http://biblefalseprophet.com/2015/02/19/must-watch-vatican-threatening-vox-cantoris-blog-for-commenting-on-synod/
http://throwthebumsoutin2010.blogspot.ca/2015/02/pope-francis-spokesperson-fr-rosica.html
http://pewsitter.com/view_news_id_196707.php
http://thyselfolord.blogspot.ca/2015/02/porta-vox-do-vaticano-processa-blogger.html
http://theradicalcatholic.blogspot.ca/2015/02/fr-thomas-rosica-threatens-catholic.html
http://www.foicatholique.com/2015/02/pere-thomas-rosica-un-tolerant.html#more
http://edinburghhousewife.blogspot.co.uk/2015/02/davids-trouble.html
http://www.anglicansamizdat.net/wordpress/tag/fr-thomas-rosica/
http://kreuzknappe.blogspot.de/2015/02/aufregung-in-bloggerkreisen-geht-der.html
http://callmejorgebergoglio.blogspot.ca/2015/02/cardinal-carlo-maria-martini-sj.html
http://www.katholieknieuwsblad.nl/nieuws/7026-woordvoerder-vaticaan-dreigt-blogger-met-advocaat
http://the-american-catholic.com/2015/02/20/patheos-crickets-chirp/
http://www.sacerdotus.com/2015/02/fr-rosica-sues-blogger-vox-cantoris.html
http://kavlaanderen.blogspot.be/2015/02/de-canadese-fr-thomas-rosica-van-het.html
http://www.breitbart.com/national-security/2015/02/20/vatican-spokesman-threatens-to-sue-catholic-blogger/
http://everydayforlifecanada.blogspot.ca/2015/02/wheres-humility-mercy-and-forgiveness.html
http://the-american-catholic.com/2015/02/20/patheos-crickets-chirp/
http://www.fightingirishthomas.com/2015/02/voris-vox-cantoris-and-vatican-suit-for.html?spref=tw
https://mundabor.wordpress.com/2015/02/20/self-castration-to-spite-the-wife-reflections-on-father-rosica-and-the-blogosphere-m/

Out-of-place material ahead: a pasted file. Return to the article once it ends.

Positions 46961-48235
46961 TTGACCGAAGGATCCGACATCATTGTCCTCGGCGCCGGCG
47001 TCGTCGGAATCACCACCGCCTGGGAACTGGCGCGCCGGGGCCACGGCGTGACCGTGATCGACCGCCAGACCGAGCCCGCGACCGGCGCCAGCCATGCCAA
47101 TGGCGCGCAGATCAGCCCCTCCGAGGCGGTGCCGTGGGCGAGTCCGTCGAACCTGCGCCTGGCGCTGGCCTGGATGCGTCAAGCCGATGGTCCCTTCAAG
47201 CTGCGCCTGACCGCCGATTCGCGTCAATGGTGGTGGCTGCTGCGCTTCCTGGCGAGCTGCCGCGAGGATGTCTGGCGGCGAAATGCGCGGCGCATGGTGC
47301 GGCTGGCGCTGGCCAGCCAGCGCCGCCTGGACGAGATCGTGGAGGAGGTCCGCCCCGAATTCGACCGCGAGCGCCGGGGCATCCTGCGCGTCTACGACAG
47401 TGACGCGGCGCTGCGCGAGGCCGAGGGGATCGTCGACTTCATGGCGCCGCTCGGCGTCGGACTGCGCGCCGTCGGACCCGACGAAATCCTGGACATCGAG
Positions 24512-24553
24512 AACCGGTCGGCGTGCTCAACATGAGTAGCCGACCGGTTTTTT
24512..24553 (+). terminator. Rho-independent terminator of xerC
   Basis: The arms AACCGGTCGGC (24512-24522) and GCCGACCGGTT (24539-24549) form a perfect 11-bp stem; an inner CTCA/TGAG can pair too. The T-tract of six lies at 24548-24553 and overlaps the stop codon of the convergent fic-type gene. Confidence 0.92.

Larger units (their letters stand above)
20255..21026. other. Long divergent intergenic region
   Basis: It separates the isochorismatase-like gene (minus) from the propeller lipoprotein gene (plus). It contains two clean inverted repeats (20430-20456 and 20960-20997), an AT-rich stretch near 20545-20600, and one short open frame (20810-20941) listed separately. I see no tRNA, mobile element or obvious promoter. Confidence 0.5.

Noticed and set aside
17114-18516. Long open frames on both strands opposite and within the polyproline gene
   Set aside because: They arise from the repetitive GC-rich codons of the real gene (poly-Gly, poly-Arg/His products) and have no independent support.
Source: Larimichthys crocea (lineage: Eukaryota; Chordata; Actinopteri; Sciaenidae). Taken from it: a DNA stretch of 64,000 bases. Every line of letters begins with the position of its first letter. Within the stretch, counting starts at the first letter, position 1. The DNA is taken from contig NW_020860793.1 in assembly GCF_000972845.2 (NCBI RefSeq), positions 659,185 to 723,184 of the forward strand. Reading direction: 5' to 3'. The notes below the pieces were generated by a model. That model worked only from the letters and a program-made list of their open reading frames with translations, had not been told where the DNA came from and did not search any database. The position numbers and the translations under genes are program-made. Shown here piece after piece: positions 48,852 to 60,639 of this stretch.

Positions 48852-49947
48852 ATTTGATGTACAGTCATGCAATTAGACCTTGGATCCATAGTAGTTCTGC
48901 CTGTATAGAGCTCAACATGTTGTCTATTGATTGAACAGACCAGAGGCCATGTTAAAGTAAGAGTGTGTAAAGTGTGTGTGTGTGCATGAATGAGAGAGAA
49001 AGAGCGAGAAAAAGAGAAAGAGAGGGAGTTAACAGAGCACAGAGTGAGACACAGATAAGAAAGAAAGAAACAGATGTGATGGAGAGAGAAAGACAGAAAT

https://sacerdotus.wordpress.com/tag/vox-cantoris/
http://catholicanuck.blogspot.ca/2015/02/this-little-bit-of-weirdness-crossed-my.html
http://www.suscipedomine.com/forum/index.php?PHPSESSID=1dfbb9924b26f26c8d73384cb250589d&topic=10401.15
http://www.gloria.tv/media/Qp2hCDB9hNB
http://restore-dc-catholicism.blogspot.ca/2015/02/more-on-father-rosica-spouting.html
http://trilobitedisidente.blogspot.com.ar/2015/02/miserere-mei-deus-allegri-kings-college.html
http://eponymousflower.blogspot.ca/2015/02/vatican-suing-bloggers.html
https://mundabor.wordpress.com/2015/02/21/pray-for-david-domet-vox-cantoris/
http://www.lepantoinstitute.org/uncategorized/fr-rosicas-ironic-lawsuit/
http://trilobitedisidente.blogspot.com.ar/2015/02/miserere-mei-deus-allegri-kings-college.html
https://exmagnasilentium.wordpress.com/2015/02/19/vox-cantoris-is-right-about-father-rosica-fathers-take-on-the-temptation-of-jesus/
https://mundabor.wordpress.com/2015/02/21/rosicagate-look-at-the-waves/
https://exmagnasilentium.wordpress.com/2015/02/18/vatican-spokesman-father-rosica-threatens-to-sue-vox-cantoris-blog/
https://mundabor.wordpress.com/tag/father-rosica/
http://throwthebumsoutin2010.blogspot.ca/2015/02/pope-francis-spokesperson-fr-rosica.html?spref=tw
http://restore-dc-catholicism.blogspot.ca/2015/02/more-on-father-rosica-spouting.html